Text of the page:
i played that game with Equifax, TRW and Experian. i noticed some errors, wrote some nicely-worded, intelligent letters. what sort of reply did i get? a f**ing form letter!! wrote another letter. got another form letter. when i called each credit agency to ask if they had even read my letter, i was told that the reply letter they sent me was standard.

    how in the h&ll am i supposed to fix all the damned mistakes if no one if reading my letters??!!

  7. cynon says:

    I’d like to get together a class action law suit to sue them for sending my personal and private information out of the country. And yes, I know that thanks to government apathy and incompetence, coupled with corporate greed, my personal information is no longer personal or private.

    Doesn’t matter. I still think they should be sued.

  8. Lewis says:

    @LAGirl: Try to work directly with the creditor(s) whom you believe are furnishing incorrect information.

    The creditors are the customer of the CRA. You are not. If the creditor wants information corrected, it will be.

    Your only recourses vis-a-vis the CRAs are those granted you by the Congress. The creditors have the recourse of the monthy fees they pay the CRAs to (ostensibly) report accurately.

  9. dantsea says:

    Offshoring is like anything else: you get what you pay for.

    A few years ago I was a supervisor for a financial services call center. I was based in California, all of my staff were based in an office outside of Delhi. Our offshore partner paid well (for India), recruited intelligent, competent and dedicated employees, and communication was a two-way channel that never closed.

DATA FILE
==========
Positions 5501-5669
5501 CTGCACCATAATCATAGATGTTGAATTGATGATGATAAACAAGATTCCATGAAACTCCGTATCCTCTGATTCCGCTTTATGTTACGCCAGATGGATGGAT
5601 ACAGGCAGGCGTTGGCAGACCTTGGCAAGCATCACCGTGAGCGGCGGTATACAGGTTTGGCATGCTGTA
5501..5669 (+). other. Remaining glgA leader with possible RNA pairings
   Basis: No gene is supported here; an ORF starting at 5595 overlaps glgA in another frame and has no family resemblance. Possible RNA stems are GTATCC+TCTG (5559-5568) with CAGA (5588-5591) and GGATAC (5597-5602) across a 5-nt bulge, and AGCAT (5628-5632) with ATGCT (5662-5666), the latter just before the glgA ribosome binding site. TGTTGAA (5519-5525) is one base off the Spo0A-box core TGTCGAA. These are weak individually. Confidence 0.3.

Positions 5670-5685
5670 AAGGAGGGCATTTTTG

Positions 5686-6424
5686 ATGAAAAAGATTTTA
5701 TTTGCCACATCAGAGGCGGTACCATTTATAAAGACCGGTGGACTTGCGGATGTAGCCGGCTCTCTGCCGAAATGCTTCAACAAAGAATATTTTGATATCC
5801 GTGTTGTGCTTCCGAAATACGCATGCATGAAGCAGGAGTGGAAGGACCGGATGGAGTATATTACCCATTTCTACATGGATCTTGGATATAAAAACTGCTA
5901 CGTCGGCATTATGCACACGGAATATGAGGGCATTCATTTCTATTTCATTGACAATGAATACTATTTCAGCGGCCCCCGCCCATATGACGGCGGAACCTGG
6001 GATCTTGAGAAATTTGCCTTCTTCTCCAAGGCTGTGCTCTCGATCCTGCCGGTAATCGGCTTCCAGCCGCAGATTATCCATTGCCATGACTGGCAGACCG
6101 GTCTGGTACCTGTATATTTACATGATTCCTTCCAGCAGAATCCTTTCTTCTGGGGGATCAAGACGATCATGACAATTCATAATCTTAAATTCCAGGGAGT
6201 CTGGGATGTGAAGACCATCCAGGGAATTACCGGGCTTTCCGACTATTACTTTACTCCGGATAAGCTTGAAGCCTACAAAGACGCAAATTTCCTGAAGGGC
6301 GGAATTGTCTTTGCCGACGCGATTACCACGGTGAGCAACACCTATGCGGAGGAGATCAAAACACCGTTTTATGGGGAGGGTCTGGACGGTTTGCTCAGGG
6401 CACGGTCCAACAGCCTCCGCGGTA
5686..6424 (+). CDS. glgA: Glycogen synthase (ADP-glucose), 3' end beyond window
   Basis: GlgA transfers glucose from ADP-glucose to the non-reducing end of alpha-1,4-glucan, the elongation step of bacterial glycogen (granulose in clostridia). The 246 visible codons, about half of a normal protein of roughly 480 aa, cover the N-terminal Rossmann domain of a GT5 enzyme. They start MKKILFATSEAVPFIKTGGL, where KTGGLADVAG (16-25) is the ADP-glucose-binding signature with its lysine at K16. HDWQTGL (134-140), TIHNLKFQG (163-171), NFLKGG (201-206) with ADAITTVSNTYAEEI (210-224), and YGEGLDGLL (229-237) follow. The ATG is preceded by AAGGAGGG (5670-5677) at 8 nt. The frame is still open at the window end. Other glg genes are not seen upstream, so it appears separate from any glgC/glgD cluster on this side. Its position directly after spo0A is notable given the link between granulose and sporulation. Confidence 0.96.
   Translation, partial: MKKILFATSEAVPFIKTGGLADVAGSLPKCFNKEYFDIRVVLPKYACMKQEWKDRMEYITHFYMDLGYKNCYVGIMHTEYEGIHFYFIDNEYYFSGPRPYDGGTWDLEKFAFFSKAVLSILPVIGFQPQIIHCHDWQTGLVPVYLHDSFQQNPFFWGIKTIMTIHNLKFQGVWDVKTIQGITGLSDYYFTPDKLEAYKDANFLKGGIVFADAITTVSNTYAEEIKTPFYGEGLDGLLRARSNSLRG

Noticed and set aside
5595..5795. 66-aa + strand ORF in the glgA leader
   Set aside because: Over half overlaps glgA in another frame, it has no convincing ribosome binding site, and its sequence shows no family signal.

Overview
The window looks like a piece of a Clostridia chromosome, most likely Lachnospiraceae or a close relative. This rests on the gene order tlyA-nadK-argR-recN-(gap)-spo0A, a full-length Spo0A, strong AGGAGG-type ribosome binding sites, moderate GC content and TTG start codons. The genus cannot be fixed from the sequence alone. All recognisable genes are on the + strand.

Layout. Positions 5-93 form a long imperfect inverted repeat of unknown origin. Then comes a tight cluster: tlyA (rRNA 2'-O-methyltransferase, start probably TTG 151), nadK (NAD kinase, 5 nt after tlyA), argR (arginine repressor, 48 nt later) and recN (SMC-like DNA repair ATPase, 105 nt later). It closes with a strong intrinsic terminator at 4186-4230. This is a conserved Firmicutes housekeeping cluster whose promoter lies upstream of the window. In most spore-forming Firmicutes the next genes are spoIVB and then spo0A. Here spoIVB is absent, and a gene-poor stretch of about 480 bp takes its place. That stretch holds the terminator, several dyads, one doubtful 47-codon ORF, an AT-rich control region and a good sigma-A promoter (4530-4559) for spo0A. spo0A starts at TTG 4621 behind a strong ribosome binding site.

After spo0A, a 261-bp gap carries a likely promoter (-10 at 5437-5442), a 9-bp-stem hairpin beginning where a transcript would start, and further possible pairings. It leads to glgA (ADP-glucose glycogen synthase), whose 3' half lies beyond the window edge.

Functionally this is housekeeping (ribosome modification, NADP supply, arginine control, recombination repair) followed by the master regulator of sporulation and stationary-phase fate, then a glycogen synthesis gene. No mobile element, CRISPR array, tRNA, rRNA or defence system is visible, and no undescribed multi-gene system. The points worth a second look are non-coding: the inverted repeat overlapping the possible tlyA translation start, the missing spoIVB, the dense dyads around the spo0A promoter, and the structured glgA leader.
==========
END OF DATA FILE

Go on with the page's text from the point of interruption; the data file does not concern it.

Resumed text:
On Monday, I left a company that does call center QA for some large Fortune 500 companies, including many that get mentioned here multiple times every week. The bulk of the work is sent to India (where we actually own and operate an office) with a much smaller operation in the Pacific Northwest for those clients who want their information to remain in the U.S.

    Since the company is determined to squeeze every ounce of profit possible, much of our operations, development and administrative work is sent to the India office. The pay rate is low by India standards and the result is evident in every interaction we have with them. That salary attracts novice or workers with a low level of skill (or lifers whose work ethic has given them a bad reputation everywhere else), there’s a high turnover as people get the experience they need for better jobs elsewhere and there’s a huge comprehension (not necessarily language) barrier that results in huge delays in getting things upgraded or fixed.

    I finally quit because of the India roadblock.

    The offshoring solution can work, but only if the companies using it aren’t doing so with visions of paying pennies instead of dollars.

  10. meadowlarkb says:

    Great wall of farts metaphor.

  11. gryack100 says:

    wooo wee, way to fuel the xenophobia by using the guy in the turban.

  12. Orcwar says:

    Do we really need a site like Consumerist putting up a picture of a guy in a turban to represent India? What’s next ? A picture of a starving child next to an article aboout Africa?

  13. madderhatter says:

    @Orcwar:

    Maybe a pic of Apu ? Or maybe Hadjee, that little kid from Johnnie Quest, but with a headset on sitting in front of a computer ? Who cares !

  14. hixson17 says:

    Equifax refuses to send me a copy of my credit report even though I mailed in TWO of their forms with proof of my identity. These were copies of my TX driver’s license and my Social Security Card. I received two new forms back in the mail, just like the ones I had submitted. They both had my correct name, in slightly different forms and my correct address on both forms. They commented that the information I submitted did not match their records, so I could not have a copy of my file. All of their phones are automated so I got nowhere until I found this site. I am going to try it now.